Masque of the Red Death is the story of the famous American writer Edgar Allan Poe that was written and published in 1842. The story tells about Prince Prospero, who to avoid the plague called the Red Death, locked himself with courtiers in his castle. While people were dying of the plague, Prospero gave a masquerade in seven halls, painted in different colors. At the end of a masquerade appears a stranger in a mask depicting the face of the deceased from the Red Death. Angered prince tries to resist the stranger, who easily passes all rooms of different colored finally reaching the last one, the most sinister one, a black room with blood-red windows. Prince dies without having achieved anything, followed by all his guests. As it turns out, there is no physical body under the shroud of the stranger.
The story largely follows the aesthetics of symbolism, as well as the canons of Gothic literature. It is often studied as an allegory on the inevitability of death, although many critics are of the opinion that it is wrong. There were a lot of different interpretations of the text presented, as well as attempts to determine the nature of the nominal disease.
In Masque of the Red Death, Poe uses many elements of Gothic literature, including a Gothic castle as a place of major events. Many monochrome rooms may be a reflection of the human mind, the expression of different personality types. Images of blood and time regularly occur in the story also point to materiality. Plague can also be typical signs of human mortality. This means that the whole story is a continuous allegory on the futility of human efforts to prevent death. However, despite this, there are still disputes around the interpretation of the text of the story; some tend to argue that it should not be seen as an allegory, which is proved by the writer’s aversion to moralizing. If the story has a moral, the writes doesn’t show it anywhere in the story.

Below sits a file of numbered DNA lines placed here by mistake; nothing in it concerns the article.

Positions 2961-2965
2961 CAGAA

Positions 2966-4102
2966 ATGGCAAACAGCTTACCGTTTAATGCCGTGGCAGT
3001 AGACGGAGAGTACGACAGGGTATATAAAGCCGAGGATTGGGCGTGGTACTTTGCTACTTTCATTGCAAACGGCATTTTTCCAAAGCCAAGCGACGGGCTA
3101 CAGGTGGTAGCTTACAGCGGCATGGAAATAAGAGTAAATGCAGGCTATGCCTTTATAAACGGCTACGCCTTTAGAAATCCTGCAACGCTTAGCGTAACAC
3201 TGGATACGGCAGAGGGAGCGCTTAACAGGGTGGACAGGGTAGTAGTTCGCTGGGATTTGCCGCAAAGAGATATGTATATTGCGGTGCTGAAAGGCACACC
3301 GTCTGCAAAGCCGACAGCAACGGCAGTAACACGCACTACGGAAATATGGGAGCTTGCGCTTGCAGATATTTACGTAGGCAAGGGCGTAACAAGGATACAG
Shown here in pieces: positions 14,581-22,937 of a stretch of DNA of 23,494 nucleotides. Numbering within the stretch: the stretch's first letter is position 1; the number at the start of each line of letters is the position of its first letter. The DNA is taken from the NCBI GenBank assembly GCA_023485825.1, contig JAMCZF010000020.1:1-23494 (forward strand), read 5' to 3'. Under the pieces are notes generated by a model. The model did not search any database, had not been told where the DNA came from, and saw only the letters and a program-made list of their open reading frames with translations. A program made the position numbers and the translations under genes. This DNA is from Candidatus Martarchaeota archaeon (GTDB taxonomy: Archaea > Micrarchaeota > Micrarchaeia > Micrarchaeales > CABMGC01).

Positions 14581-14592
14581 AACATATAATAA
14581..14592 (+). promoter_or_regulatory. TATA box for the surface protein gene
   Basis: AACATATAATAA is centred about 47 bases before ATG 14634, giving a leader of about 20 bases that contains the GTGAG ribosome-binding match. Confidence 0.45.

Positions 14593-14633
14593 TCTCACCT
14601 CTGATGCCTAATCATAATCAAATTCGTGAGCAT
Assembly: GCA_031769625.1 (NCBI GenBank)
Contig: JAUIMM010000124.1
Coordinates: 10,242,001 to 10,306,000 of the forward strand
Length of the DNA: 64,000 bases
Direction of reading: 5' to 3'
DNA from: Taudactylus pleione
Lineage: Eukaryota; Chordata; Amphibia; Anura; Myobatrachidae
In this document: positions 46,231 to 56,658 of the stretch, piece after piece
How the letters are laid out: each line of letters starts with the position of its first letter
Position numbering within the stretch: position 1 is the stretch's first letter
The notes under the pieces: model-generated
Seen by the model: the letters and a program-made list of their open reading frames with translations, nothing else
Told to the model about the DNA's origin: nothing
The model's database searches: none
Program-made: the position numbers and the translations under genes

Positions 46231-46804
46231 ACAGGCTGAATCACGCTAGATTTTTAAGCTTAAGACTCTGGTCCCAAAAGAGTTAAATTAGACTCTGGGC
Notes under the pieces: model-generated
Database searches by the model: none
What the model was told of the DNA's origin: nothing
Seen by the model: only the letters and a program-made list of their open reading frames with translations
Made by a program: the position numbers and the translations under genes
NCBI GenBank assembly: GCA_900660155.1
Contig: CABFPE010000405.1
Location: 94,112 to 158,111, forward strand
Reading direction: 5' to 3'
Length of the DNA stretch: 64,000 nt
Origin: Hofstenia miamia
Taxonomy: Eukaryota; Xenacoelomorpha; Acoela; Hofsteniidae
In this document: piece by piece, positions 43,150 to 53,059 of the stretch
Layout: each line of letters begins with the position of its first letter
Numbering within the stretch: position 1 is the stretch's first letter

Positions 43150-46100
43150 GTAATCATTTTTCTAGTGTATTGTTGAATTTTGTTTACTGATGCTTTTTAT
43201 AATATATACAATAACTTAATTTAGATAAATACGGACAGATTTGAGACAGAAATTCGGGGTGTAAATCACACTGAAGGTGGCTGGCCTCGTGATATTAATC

Repetitive mentions of the blood and red are a double symbol – blood symbolizes both life and death. This is particularly noticeable in the image of a stranger in a mask –we can’t find in the text description that he is a Red Death. Vice-versa, he is considered to be a man in a mask of the Red Death. The scene of his arrival in the distant eastern room, a blue one, is usually associated with the birth.
Despite the fact that Prospero’s castle was intended to keep out the disease; it is a dark and oppressive building by itself. Its maze-like layout of the rooms and corridors, narrow lancet windows are come to an absurdity in the last black room that was so dark and oppressive that a few of the dancers looked into this enchanted room.
Masque of the Red Death is the story of the famous American writer Edgar Allan Poe that was written and published in 1842. The story tells about Prince Prospero, who to avoid the plague called the Red Death, locked himself with courtiers in his castle. While people were dying of the plague, Prospero gave a masquerade in seven halls, painted in different colors.